The season Palmer and Suggs were college football's most celebrated players, just two Pac-10 teams ended up ranked, though both were in the top 10 (USC and Washington State), while Colorado, then in the Big 12, also finished ranked. In 2004, USC won the national title, Trojans QB Matt Leinart won the Heisman and California finished in the top 10. Arizona State also finished ranked, while Utah went undefeated, though as a Mountain West Conference member. Obviously, if you fudge with conference membership issues, you can make things look better retroactively than they were in their present time.
In 2000, three teams -- No. 3 Washington, No. 4 Oregon State and No. 7 Oregon -- finished ranked in the top seven. In 1984, the Pac-10 won the Rose (USC), Orange (Washington) and Fiesta (UCLA) bowls and finished with three top-10 teams, including No. 2 Washington, which was victimized by BYU's dubious national title.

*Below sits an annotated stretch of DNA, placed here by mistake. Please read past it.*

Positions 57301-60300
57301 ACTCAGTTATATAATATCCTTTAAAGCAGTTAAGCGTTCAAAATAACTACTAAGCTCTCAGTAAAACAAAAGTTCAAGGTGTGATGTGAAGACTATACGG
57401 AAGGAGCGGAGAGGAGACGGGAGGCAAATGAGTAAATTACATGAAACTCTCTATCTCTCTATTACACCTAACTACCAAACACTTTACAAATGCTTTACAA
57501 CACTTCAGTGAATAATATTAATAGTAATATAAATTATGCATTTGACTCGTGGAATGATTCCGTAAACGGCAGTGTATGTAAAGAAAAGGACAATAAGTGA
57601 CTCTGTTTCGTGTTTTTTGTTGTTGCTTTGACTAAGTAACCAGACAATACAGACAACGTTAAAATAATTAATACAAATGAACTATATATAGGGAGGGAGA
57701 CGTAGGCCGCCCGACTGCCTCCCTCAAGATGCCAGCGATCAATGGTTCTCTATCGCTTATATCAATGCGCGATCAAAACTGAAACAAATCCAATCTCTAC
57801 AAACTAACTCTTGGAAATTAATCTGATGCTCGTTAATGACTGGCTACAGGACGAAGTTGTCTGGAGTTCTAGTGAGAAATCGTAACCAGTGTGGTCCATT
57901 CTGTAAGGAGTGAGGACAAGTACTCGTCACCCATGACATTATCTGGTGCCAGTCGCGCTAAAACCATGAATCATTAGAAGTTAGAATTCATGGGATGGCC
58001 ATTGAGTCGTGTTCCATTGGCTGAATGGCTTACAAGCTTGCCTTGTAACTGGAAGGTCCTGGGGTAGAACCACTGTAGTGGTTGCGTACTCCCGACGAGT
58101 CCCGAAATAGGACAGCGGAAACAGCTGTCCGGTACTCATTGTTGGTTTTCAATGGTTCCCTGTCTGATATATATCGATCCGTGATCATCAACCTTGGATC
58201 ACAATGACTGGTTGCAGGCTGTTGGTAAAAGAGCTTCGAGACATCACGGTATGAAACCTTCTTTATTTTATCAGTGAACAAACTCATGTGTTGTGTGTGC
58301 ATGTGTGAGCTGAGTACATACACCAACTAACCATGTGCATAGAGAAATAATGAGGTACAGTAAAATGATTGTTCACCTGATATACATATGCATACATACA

So there have been plenty of impressive seasons, just not anything as scintillating as 2014 if Oregon wins the title.
Oregon, of course, hoisting the new 35-pound, cylindrical trophy as the last team standing is hardly a sure thing. First, the Ducks get defending national champion Florida State in the Rose Bowl Game Presented By Northwestern Mutual. While many have questioned the Seminoles this season because every game has been a nail-biter, that doesn't change the fact the nation's only unbeaten Power 5 conference team -- winners of 29 games in a row, no less -- own the fourth quarter. In football, owning the fourth quarter is almost always a good thing.